Pilates is known by some as ‘Intelligent exercise’ this is because Pilates is a full body movement system which utilises full mental engagement and concentration to stabilise some muscle groups whilst other muscle groups move in a coordinated manner.
Each exercise builds upon the correct alignment and articulation of the preceding exercises. Each class level steadily increases in challenge maintaining the stability; mobility; alignment and coordination with the breath to dramatically improve the quality, balance and grace of our movement patterns and our day to day lives. The rewards are many; practice persistence and patience were the watchwords of Joseph Pilates. These days it’s not just the world’s elite performers, dancers, sports persons who can receive top quality training, and incredible physique. Millions of people all over the world are practicing Pilates and experiencing the amazing benefits of this technique.
When taught correctly, Pilates is a safe, effective form of body conditioning. It teaches you to become more aware of how you sit, stand and move. Pilates is not just a set of exercises. They are movements that require precision, concentration and control. This in turn corrects any muscular imbalances and improves your posture. It teaches you to relieve stress and tension as well as lengthening and toning muscles. Pilates exercises also have a strong focus on strengthening the deep stabilizing muscles of the body, making it ideal for the prevention and treatment of back problems; one of the reasons why Pilates enjoys unique support from the medical profession and is at the leading edge of sports medicine today.
Pilates Exercises are based on the work of Joseph Pilates. Born in Germany in 1883, he was years ahead of his time. The importance he intuitively placed on fundamentals, such as core strength, would come to be clinically recognized in research studies carried out more than twenty years after his death.
Incorporating elements drawn from martial arts, body building, yoga and other techniques, Joseph first developed a series of mat work exercises, and then while interned in Lancaster after the outbreak of the First World War, he devised equipment, including bed springs and leather straps so that bedridden internees could still exercise. In the late 1920’s Joe and his wife Clara opened up the New York Pilates studio. While his first clients were from the boxing community, the proximity of the New York Ballet encouraged dancers to seek out Joe when they were injured.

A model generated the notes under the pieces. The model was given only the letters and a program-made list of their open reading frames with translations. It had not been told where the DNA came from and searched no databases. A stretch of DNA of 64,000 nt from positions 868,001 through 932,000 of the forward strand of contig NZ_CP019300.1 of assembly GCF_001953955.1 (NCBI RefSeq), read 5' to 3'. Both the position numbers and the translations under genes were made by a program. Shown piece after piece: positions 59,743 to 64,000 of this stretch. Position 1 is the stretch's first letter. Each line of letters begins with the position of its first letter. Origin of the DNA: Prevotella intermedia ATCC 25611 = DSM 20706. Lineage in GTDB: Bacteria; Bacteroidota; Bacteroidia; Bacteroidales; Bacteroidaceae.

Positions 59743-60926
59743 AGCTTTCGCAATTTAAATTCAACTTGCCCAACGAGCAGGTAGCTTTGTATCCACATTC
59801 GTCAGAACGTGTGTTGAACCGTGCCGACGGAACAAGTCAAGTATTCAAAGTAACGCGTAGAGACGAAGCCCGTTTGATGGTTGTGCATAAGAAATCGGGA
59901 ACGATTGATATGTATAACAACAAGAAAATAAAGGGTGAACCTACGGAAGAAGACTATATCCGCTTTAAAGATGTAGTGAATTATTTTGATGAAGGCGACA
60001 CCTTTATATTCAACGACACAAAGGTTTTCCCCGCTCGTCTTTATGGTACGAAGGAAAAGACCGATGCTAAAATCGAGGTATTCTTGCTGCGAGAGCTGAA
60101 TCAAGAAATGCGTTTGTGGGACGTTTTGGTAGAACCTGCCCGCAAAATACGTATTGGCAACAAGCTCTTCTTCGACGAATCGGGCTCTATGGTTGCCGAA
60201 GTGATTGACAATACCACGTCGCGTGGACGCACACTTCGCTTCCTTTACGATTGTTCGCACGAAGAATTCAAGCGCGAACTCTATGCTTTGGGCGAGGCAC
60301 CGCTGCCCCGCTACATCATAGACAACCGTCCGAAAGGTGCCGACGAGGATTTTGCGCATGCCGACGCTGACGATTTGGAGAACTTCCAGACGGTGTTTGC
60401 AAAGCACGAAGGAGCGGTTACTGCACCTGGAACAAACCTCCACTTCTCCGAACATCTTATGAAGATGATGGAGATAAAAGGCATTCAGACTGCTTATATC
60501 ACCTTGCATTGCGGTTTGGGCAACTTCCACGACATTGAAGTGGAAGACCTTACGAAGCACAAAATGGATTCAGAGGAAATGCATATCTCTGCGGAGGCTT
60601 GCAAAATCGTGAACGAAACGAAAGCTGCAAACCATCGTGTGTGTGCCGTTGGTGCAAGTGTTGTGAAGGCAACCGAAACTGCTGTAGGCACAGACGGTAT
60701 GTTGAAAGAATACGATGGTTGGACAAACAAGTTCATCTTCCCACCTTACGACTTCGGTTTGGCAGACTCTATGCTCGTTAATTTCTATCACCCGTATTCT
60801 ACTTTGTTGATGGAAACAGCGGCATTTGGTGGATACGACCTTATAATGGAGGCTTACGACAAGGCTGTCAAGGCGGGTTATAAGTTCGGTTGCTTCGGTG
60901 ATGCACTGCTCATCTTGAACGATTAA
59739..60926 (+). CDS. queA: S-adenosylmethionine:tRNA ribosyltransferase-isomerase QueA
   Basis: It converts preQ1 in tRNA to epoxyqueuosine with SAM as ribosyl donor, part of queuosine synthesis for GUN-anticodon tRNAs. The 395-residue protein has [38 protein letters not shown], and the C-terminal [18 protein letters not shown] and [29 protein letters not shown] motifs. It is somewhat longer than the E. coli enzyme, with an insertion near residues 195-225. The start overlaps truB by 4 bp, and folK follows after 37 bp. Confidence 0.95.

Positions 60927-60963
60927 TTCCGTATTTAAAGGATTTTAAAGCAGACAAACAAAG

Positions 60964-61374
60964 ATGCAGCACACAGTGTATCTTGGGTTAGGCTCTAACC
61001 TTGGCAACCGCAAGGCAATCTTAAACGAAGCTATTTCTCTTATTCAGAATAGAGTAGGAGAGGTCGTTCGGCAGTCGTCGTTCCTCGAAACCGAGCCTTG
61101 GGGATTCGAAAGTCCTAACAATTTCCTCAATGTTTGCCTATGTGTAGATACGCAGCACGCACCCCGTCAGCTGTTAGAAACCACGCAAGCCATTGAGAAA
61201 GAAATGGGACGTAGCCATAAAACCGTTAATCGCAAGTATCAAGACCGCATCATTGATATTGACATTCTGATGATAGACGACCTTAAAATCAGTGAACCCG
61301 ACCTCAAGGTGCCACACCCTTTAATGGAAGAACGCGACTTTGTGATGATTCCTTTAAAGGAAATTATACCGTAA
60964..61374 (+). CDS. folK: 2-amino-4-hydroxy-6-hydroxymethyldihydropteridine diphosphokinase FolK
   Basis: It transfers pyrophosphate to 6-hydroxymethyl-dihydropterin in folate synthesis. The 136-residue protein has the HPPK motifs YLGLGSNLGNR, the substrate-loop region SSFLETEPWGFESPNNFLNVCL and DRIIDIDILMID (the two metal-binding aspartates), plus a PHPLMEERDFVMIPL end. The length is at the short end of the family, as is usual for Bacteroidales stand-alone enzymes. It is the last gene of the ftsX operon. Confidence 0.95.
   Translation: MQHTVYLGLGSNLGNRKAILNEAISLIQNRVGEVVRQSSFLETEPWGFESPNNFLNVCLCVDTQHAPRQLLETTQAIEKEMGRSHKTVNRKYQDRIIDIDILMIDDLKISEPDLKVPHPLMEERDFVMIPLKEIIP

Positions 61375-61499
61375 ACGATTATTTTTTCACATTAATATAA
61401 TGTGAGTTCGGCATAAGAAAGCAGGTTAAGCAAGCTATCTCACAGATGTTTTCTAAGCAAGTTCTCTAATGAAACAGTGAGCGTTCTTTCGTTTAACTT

The Story of Body Control Pilates
Lynne Robinson, then a history teacher was first introduced to Pilates in 1992 whilst living in Sydney, Australia. She had been recommended to take up classes as a solution to the severe back problems that she had experienced for many years. Lynne then continued and completed her formal Pilates training in London. After completing her training she began to realise that although Joseph Pilates had left us an amazing legacy of work, many of his original exercises were simply too challenging for the “average body”. With this in mind they started working on breaking the original exercises down, modifying them, working with physiotherapists and taking on board recent medical research to develop a very specific approach. Many of these exercises are unique to Body Control Pilates. Their goal was to make Pilates as accessible as possible for the average person, irrespective of age and fitness level. They succeeded in this and have become Europe’s largest professional body for Pilates teachers. Lynne co-founded Body Control Pilates in 1996.
Lynne has featured extensively in the media for her work with Liz Hurley during the later stages of her pregnancy. Her current and past clients include Sophie Dahl, Sophie Ellis-Bextor, Hollie Willoughby, Hugh Grant, Pat Cash, Kyran Bracken, the Football Association and the England Cricket Team. Lynne has also worked with Chelsea Football Club on a weekly basis for three years, teaching players in the first team and reserve squads and working closely with the club's medical management to develop exercise programmes for injury prevention and rehabilitation.
The National Standard for Pilates Teaching
Pilates has grown increasingly popular over the last number of years and as a result many exercise teachers incorporate Pilates exercises into their classes. Leading Pilates groups and government bodies working within the exercise industry have recognized the urgent need for a formal national standard that ensures the quality and safety of Pilates teaching and which helps Pilates enthusiasts check that their teacher is properly qualified. This standard, which is endorsed by SkillsActive and the Register of Exercises Professionals, came into effect in August 2005.
The national standard, which sits within the National Occupational Standards framework covers the teaching of Pilates mat work in groups and on a “one to one basis” and requires that all student teachers are given comprehensive training in the theory and background of Pilates; that they undertake an extended period of practical, supervised training; and that they are also able to assess clients and adapt exercises to the particular needs of that client. The Body Control Pilates Association has led the way in the process with its teacher training course becoming one of the first to be formally approved against the standard.